Ethos and Pathos of Being Maya

To sum it up in two words, Manjiri Gokhale Joshi's Maya is compulsively endearing. The story of her no holds barred vulnerability, spanning as little as 143 pages, begins with a blistering lament over the class divide that separates her from her upper crust friends. The deep-rooted bourgeois regret harbours a stronger resolve to cut her umbilical roots, which inherently demands a meek surrender to the patriarchal canons of a love marriage. Maya is all too keen to make all the sacrifices - from shunning a promising career without second thought to playing the devoted homemaker without a sigh - for the coveted socialite tag. The derailment that happens on the other side makes Maya a beast of burden before paving the way for her resurrection and redemption - from playing Maya to being Maya.

The author's literary style is inherently cinematic in the way she astutely joins the dots and makes deep meaning, after having interspersed seemingly tangential details in different chapters. The potency of the author's prose, though, struggles to match the superlative quality of her introspection (the 'said Maya, thought Maya' litany, verbal false limbs and occasional redundancy could have easily been weeded out). But the sanctity of Maya's invigorating tale of trials, tribulations and triumphs makes up for everything else. Thanks to the author's dignified poise, the story is not reduced to a one-dimensional feminist rant, which is a given for books of this genre.

The reader is kept gainfully engaged, thanks to the enduring appeal of sparkling characters including Charu Batra, Bua, Maya's dad, Malathy, Urja, and even a seemingly marginal player like Neelam the maid. In comparison, other key players like Maya's mom Sunayana, Rahul, Viv and Kay remain blurred at best. Despite the vivid descriptions, the methods and motives both on the L.H.S. and R.H.S of certain equations only punctuate the tale with imposing questions marks. The eminently unforgettable character of Baba certainly deserved more attention; the build up fails to capture the intensity of the cumulative angst that has him do what he brutally and fatally does, no matter what and how much he has had to endure for years.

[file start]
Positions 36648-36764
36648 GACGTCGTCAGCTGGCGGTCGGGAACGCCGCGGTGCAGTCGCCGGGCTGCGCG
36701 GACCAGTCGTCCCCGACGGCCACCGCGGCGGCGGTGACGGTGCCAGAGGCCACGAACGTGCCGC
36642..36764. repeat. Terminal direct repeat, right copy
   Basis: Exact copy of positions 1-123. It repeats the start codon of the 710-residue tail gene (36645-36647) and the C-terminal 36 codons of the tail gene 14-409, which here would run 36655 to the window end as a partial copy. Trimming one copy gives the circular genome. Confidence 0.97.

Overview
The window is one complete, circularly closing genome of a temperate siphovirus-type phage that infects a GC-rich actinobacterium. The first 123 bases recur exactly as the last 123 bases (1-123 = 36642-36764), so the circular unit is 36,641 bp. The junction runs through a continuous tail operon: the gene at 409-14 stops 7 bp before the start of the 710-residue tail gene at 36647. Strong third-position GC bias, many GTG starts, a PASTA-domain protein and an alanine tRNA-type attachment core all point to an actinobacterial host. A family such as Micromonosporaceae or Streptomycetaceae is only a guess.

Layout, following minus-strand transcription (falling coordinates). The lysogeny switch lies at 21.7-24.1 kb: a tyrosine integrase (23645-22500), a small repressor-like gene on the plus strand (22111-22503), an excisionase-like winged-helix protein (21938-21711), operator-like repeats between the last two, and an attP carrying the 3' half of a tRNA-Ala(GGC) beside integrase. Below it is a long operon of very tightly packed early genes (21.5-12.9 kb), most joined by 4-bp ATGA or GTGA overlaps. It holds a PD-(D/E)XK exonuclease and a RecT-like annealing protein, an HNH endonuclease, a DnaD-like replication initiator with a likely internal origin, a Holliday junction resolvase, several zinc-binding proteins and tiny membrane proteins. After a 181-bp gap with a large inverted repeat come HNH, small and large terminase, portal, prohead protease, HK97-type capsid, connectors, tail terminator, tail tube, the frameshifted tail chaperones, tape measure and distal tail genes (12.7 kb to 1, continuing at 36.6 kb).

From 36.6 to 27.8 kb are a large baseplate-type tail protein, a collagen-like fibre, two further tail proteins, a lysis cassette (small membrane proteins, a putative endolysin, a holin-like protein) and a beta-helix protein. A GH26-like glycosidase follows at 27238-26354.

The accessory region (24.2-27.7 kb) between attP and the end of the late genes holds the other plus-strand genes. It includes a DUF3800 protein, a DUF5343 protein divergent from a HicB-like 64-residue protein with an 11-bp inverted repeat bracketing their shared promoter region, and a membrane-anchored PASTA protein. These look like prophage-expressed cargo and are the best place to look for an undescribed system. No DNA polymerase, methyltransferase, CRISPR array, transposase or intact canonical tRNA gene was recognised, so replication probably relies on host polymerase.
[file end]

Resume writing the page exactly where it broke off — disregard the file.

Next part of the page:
The author's elaboration of the chosen familial and vocational milieus is surface-level, which does not go beyond a passing mention of the Delhi lingo and the muddled summation under generic heads like 'IT industry' and 'IT company'. A deeper probe into the peculiarities of both backdrops would have gone a long way in highlighting the poignancy of the protagonist's tale.

This book, with its reflective epilogue, is an in-born screenplay trapped in book form. Watching Maya suffer, question, come to terms with, and celebrate life can become a spiritually elevating experience on screen, provided a competent filmmaker steers the adaptation.

Several lines from the book leave the reader positively intrigued, long after you are done with the read. Citing a few would certainly not merit a spoiler alert:

"...Maya had no choice but to identify herself either as the wife of the man she had loved deeply or the daughter of the man she hated. The love and the hate both hurt."

"In fact, the Charu experience once in a while gave Maya a sense of reassurance in the consistency that she had sought so desperately and had not found."

"Maya carefully wrapped each piece and placed it in a box, the snapping sound of thick sticky tape sealing each possession. The memories refused to be sealed away."

World-renowned sprinter P T Usha's back-cover copy is undoubtedly the best endorsement of Maya's ethos and pathos that renders the logos besides the point.

"Women run, not just on the Olympic track but corporate peaks, reach pinnacles of success in the arts and have not been spared the Mars mission. But then come relationships and partnerships on the home front where even today, it seems wiser to pause and check that everyone is running with you. But is that really wise?"

© Sudhir Raikar